For the Professional Maker: MakerPro: Custom computer volume control knob and mute button

August 4, 2017 Jeremy Cook, Engineering Consultant

I recently got a subscription to Spotify to help keep my focus on my work, which can involve reading and understanding technical articles, or often doing the same for YouTube videos. Though I’m generally happy with it, this means that in order to switch from reading comprehension to “video comprehension,” I had to go to the Spotify app, pause the music, then switch back to the video and adjust the volume appropriately.

To my pleasant surprise, I found that I had hotkeys on my keyboard that worked for these functions, but the ergonomics still aren’t great. If I just had a button that I could push for pause/play and a volume knob, that would be really excellent. As it just so happens, rotary control can be accomplished with an encoder, and certain development boards that can act as HMI (human-machine interface) devices. I chose to use the incredibly small Trinket ATtiny85 development board from Adafruit, which I talk about here.

As it just so happens, I am not the first person to think of this type of control setup, and after a brief search, I found that Adafruit actually has code and instructions available for almost exactly what I wanted to do. Their schematic only includes control for volume up/down and mute on the Trinket’s limited three inputs, but I thought I could get around this and add in a song skip button by using a network of resistors similar to what’s outlined here on my buttons, one of which is built into the encoder).

[My original interface plan didn’t quite work out.]

Unfortunately, this didn’t work out as I’d planned, as the two inputs needed for the encoder are active-low, meaning that when the encoder pulses it connects pin 0 and 2, which are normally high via an internal resistor, to ground. Pin 1, which would be used for my button, is active-high, and unfortunately pin 2 is the only one that can read analog, ruling out what I had in mind. The trinket does have two other GPIO pins, however, they are shared with the USB connection, making them off-limits for my purposes. Though I’m sure there is some trick to get around this, for now I had to settle for Adafruit’s version instead of the enhanced controller I’d envisioned.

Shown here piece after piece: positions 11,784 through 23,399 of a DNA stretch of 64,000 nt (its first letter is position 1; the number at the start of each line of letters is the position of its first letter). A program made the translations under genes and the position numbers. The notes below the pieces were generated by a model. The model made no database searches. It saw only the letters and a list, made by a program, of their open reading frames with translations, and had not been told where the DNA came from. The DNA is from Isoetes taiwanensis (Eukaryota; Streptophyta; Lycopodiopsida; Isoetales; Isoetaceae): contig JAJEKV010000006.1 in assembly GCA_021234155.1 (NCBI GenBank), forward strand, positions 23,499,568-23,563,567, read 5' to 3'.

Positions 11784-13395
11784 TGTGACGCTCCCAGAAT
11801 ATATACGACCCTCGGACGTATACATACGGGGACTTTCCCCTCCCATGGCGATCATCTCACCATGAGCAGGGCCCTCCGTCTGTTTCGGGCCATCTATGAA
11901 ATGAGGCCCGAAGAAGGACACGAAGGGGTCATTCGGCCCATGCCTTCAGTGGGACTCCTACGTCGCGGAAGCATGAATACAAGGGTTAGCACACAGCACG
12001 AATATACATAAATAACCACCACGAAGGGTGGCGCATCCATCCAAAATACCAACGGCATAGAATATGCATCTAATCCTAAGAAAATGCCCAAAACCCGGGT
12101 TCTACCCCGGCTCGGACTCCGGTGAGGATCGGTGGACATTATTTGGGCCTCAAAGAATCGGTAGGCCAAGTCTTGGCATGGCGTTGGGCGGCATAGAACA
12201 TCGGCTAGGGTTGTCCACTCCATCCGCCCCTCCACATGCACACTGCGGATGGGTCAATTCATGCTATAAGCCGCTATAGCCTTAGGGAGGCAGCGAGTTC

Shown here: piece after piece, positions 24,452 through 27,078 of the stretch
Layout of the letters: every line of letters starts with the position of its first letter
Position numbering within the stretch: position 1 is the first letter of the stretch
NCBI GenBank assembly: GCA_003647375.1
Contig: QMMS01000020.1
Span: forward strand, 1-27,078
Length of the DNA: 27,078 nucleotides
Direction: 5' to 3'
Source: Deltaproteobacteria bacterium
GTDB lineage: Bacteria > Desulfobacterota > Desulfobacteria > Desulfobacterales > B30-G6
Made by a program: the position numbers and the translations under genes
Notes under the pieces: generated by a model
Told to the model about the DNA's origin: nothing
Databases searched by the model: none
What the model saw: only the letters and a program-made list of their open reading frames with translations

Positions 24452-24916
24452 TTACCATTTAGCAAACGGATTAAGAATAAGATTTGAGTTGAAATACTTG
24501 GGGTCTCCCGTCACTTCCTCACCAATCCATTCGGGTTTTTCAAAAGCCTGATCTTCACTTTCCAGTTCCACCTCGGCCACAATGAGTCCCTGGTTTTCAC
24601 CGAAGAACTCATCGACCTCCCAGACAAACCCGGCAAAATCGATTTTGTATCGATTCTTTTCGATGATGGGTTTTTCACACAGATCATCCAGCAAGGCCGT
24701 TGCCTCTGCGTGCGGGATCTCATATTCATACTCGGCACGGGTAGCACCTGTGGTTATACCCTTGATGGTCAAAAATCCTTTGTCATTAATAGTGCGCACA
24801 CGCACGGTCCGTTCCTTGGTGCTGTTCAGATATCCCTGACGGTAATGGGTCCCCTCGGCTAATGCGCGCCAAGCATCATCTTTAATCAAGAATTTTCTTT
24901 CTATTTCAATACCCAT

Regardless of my relative lack of buttons it’s actually pretty useful for controlling my music (though I have to disconnect/connect the USB cable occasionally, perhaps due to my shoddy wiring). Though the electronics ended up being largely copied from those Adafruit instructions, my housing, made out of MDF and 3mm thick acrylic, works really well for the purpose. The highlight of the build (in my humble opinion) is actually the knob that I made for the encoder. It has 20 indents on the outside, nearly equal to the 18 steps per 360 degrees of the encoder, and feels very satisfying when scrolling to select the correct volume.

If I make another version, I think I’m going to use something with more inputs, such as the Arduino Micro. This board is based on the on the ATmega32U4 microcontroller, giving it it built-in USB support. Also, if there is another version, perhaps a stained plywood frame would look nice, along with cleaner wiring inside!

Jeremy S. Cook is a freelance tech journalist and engineering consultant with over 10 years of factory automation experience. An avid maker and experimenter, you can see some of his exploits on the Jeremy Cook’s Projects YouTube Channel.

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